Microsoft has today announced a change to its Windows 10 update infrastructure. Currently, there are three update tiers for the platform for the company to send out security and non-security patches. These existing packages are called full updates, express updates, and delta updates.
In a note last week, Microsoft says it will discontinue delta updates for Windows 10 builds moving forward.
The company says it will only use full and express updates from February 2019 as it seeks a more streamlined update model. Before continuing, it is worth highlighting what each specific update package has been used for.
In its announcement, Microsoft explains the difference between Windows 10 delta updates and full and express updates:
- “Full updates have all the necessary components and files that have changed since the last feature update. We refer to this as the latest cumulative update, or LCU. It can quickly grow to a little over 1 GB in size, but typically stays that size for the lifetime of that supported version of Windows 10.
- Express updates generate differential downloads for every component in the full update based on several historical bases. For example, the latest May LCU contains tcpip.sys. We will generate a differential for all tcpip.sys file changes from April to May, March to May, and from the original feature release to May. A device leveraging express updates will use network protocol to determine optimal differentials, then download only what is needed, which is typically around 150-200 MB in size each month. Ultimately, the more up to date a device is, the smaller the size of the differential download. Devices connected directly to Windows Server Update Services (WSUS), System Center Configuration Manager, or a third-party update manager that supports express updates will receive these smaller payloads.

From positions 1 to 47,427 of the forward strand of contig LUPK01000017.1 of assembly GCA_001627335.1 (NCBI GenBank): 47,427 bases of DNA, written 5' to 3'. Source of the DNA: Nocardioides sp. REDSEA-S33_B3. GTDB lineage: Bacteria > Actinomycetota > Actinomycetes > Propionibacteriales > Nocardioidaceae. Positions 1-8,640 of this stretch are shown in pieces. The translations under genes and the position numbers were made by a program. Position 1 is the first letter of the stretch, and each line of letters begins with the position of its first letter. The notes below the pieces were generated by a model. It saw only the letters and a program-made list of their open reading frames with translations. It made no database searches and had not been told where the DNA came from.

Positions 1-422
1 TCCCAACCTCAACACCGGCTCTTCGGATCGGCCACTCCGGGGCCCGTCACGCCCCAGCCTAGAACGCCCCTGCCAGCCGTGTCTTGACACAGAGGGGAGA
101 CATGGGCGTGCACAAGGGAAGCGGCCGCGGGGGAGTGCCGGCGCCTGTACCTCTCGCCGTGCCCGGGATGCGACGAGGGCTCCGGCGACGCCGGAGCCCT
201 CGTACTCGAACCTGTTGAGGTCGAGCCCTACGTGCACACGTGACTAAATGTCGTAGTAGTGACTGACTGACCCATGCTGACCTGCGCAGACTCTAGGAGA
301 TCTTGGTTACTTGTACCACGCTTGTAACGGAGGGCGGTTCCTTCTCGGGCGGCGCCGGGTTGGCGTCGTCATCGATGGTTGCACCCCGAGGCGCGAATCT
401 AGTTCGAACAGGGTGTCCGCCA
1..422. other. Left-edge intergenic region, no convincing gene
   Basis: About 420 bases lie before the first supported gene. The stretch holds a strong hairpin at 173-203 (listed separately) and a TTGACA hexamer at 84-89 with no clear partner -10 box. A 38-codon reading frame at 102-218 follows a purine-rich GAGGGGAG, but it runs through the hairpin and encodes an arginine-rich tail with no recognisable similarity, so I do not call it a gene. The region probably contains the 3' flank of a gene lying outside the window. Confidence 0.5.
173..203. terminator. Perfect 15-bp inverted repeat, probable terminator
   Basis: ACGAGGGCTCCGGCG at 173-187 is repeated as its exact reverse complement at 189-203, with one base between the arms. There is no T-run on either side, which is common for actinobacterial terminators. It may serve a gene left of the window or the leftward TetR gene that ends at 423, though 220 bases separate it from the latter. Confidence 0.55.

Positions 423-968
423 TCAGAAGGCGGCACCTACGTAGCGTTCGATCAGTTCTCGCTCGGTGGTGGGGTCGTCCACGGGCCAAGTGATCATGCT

- Delta updates include only the components that changed in the most recent quality update. Delta updates will only install if a device already has the previous month’s update installed. For example, assume in May that we changed tcpip.sys and ntfs.sys, but did not change notepad.exe. A device that downloads the delta update will get the latest version of tcpip.sys and ntfs.sys, but not notepad.exe. Delta updates include the full component (not just the individual files) that changed. As a result, they are larger than express updates, often around 300-500 MB in size.”
Microsoft argues Windows 10 delta update roll outs are no longer necessary because express updates now support third-party update managers. Express updates also don’t require the previous month’s patch to be deployed.
Previously express updates were limited to devices connected to Windows Update or Windows Server Update Services. Now those limitations are no longer in place (since Jan. 2017) delta releases have become obsolete.
Microsoft says delta updates have been released since last year to give customers time to prepare for the change.
The company says the following Windows 10 builds are still compatible with delta updates:
- Windows 10, version 1607 (Redstone, Anniversary Update)
- Version 1703 (Redstone 2, Creators Update)
- Windows 10, version 1709 (Redstone 3, Fall Creators Update)
- Windows 10, version 1803 (Redstone 4, April 2018 Update)
Delta updates will not be used for the upcoming Redstone 5. Microsoft says once support for the Windows builds listed above ends, delta updates will be removed permanently.